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Omaha mayoral candidates Neary, Stothert debate

Published: Apr. 22, 2021 at 11:04 AM CDT|Updated: Apr. 22, 2021 at 12:02 PM CDT
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OMAHA, Neb. (WOWT) - Omaha’s mayoral candidates officially opened the election season with the first mayoral debate between challenger RJ Neary and incumbent Jean Stothert.

Stothert and Neary earned their spots on the ballot after coming in first and second in the primary election earlier this month. Before you cast your vote on Tuesday, May 11, hear what the candidates have to say about issues important to Omaha.

Thursday afternoon’s hour-long debate at the Omaha Press Club covered a lot of ground, from affordable housing to public safety.

The political newcomer said he’s learned a lot by being an Omaha businessman for 40 years. The incumbent said experience with the city budget is critical to leading this city.

Stothert is aiming to be the longest-serving mayor in Omaha’s modern-day history.

“Omaha is a great city, and I would never say it’s ‘status quo,’ ” she said. “If you look at the successes and momentum from the last eight years, and it’s remarkable. We have a plan — we will develop the strategies to keep things going. Elections are about the future.”

But Neary believes it’s time for change, that eight years is long enough for a mayor to serve.

“Omaha is ready for change and needs change, and that’s why I’m running,” he said. “We need new leadership that won’t let corporations leave downtown; that fix streets, and fix them right; and that will listen to the best med center in the world when we have a pandemic.”

Medical marijuana

6 News asked the candidates for reaction to something Nebraska Gov. Pete Ricketts said last month. As debate neared over a bill to allow medical marijuana in Nebraska, the governor said: “If you legalize marijuana, you’re going to kill your kids. That’s what the data shows around the country.”

Neither candidate supported the statement.

“No, I don’t agree with that. And I would support medical marijuana,” Stothert said. “I do not support legalizing it for recreational use. I am a nurse. I recognize there are many medical benefits for medical use of marijuana. That is what I would support. The governor and I are allies, but it doesn’t mean I agree with every position he takes.”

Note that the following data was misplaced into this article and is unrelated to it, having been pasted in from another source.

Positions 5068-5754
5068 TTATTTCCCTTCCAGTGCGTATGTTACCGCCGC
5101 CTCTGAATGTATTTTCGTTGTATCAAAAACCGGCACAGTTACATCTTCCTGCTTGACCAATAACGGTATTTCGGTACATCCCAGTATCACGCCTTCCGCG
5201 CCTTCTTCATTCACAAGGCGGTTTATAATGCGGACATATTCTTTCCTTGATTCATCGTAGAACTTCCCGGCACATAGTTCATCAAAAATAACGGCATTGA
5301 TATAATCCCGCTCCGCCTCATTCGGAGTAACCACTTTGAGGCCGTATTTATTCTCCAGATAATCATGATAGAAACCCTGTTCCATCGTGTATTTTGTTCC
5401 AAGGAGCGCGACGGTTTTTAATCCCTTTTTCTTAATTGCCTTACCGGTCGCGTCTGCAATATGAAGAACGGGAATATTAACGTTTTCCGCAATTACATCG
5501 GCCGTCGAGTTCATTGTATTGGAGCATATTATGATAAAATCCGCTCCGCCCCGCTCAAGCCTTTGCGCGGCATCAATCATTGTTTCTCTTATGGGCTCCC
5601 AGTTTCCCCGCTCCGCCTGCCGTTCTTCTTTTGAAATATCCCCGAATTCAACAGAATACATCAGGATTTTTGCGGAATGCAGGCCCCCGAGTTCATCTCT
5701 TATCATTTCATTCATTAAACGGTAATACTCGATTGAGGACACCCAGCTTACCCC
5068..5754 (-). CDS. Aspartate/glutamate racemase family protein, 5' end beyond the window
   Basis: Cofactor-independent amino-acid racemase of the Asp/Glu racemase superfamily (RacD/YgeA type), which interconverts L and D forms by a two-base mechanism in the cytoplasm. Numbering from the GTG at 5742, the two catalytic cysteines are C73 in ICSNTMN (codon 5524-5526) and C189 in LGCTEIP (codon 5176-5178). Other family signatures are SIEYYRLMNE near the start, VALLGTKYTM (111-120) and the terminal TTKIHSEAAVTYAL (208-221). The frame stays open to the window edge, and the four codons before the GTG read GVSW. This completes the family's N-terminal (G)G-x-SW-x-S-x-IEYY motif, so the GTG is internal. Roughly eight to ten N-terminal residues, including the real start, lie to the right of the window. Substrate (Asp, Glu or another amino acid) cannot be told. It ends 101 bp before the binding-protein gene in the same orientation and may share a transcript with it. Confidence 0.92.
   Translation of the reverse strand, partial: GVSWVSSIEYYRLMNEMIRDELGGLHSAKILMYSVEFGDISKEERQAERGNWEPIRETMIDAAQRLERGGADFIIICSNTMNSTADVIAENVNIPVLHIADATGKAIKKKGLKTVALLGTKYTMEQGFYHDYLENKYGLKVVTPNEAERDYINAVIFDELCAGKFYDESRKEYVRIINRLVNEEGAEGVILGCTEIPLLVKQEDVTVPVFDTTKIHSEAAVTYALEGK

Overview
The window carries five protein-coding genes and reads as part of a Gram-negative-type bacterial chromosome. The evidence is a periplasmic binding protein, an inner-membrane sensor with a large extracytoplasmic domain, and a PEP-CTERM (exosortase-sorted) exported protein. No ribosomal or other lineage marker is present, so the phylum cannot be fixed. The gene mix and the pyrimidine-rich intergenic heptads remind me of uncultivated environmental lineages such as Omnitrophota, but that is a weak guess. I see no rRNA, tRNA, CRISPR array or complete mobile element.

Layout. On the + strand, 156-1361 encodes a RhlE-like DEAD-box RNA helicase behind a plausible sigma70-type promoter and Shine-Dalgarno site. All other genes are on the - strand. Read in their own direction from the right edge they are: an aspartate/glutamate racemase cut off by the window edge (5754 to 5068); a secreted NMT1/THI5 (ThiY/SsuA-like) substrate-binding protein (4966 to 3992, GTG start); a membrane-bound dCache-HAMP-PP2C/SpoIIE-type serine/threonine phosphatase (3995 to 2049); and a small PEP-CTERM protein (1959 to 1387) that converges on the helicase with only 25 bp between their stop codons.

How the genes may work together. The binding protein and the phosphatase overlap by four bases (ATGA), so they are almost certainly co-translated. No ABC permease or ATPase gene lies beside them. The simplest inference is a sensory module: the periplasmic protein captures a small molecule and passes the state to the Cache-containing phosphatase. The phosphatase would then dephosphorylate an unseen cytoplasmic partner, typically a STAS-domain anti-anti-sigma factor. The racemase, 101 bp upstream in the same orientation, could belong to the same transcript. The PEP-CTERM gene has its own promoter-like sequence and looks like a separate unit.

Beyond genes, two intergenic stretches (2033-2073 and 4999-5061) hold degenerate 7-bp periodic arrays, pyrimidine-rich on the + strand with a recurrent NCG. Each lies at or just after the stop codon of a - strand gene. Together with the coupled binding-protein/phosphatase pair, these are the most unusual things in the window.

Neary said: “I’ve watched mothers beg state lawmakers for medical marijuana for their kids. It’s heartbreaking to watch the callousness of the governor to say that. People need cancer treatments.”

Improving Omaha streets

There was plenty of give-and-take on a hot topic in the City of Omaha: roads.

“I have a street in my neighborhood that was just replaced, and they came back four times and pulled panels and replaced them,” Neary said. “Something is not right with our streets. I don’t want to get into tit-for-tat, but we’ve had eight years to fix these — the voters had no choice than to vote. They were backed into a corner.”

Stothert defended the ballot measure.

“The voters spoke. They’re not forced into anything. This is what a democratic system is like,” she said. “Mr. Neary has said he publicly supports what we did. We asked, ‘Do you support  the bond?’ and ‘Do you support the tax that goes with i?’ And it passed overwhelmingly.”

Brain drain

Both candidates also talked about how to keep the best and brightest here in Omaha

“I want to be optimistic and positive, but I think I deserve a tinge of skepticism to make sure this will happen,” Neary said. “When I knock on doors, I heard people say they want the street fixed. ‘I don’t want to put all this money in a park.’ ”

But Stothert said the city is on the right path, especially with the Riverfront private-public partnership.

“This Riverfront redevelopment is going to be transformational for downtown,” she said. “If any investor would put in $50 million and get $350 million back, you’d think that was a pretty darn good investment.”

Experience

Neary said this was his first-ever debate, but that he wanted voters to know that doesn’t mean he lacks experience.

“For 40 years, I’ve been solving problems and creating opportunities all over the City of Omaha,” he said. “I will do that — with new leadership — in 19 days. You can go with the status quo, or you can go with new leadership.”

Stothert stood by her record.

“The pandemic handed us challenges we never thought we’d have. We handled it well and faired better than many cities across the country. We ended the year with a surplus when we had had such a revenue shortfall,” she said.

Watch Thursday’s debate

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